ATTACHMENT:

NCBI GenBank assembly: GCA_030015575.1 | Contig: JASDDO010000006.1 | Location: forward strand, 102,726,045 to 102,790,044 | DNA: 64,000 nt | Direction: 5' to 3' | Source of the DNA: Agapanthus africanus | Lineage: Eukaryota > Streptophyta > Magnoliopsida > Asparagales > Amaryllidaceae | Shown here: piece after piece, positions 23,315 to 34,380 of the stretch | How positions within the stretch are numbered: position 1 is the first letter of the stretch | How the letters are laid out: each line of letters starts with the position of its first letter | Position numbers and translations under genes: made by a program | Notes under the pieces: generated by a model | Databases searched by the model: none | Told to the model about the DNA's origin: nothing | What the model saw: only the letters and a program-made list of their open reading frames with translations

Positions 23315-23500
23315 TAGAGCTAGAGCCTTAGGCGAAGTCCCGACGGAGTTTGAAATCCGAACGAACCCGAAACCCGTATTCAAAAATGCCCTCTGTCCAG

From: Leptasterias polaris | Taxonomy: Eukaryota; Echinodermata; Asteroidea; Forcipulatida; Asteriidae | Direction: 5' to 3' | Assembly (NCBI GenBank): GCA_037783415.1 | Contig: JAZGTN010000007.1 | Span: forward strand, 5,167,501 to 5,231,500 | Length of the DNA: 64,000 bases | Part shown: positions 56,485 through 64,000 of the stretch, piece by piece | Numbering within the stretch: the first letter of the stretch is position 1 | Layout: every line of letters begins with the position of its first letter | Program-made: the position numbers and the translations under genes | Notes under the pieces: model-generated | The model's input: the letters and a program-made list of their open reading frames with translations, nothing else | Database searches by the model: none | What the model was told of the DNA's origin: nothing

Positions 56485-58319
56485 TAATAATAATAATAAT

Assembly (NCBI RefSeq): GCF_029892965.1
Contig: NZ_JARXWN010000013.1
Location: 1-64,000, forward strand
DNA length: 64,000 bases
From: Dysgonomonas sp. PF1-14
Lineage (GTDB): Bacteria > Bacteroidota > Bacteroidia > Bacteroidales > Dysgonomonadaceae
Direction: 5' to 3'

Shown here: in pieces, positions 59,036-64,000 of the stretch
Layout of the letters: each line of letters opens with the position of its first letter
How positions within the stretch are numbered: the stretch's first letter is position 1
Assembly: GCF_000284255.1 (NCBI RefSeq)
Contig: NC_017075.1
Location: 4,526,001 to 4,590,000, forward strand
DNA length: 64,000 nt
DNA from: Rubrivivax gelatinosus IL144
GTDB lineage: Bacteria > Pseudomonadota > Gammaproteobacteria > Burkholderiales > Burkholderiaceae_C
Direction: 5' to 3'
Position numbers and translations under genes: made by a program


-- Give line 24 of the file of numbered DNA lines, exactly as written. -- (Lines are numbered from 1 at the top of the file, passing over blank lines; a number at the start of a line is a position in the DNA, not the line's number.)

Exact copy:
Position numbers and translations under genes: made by a program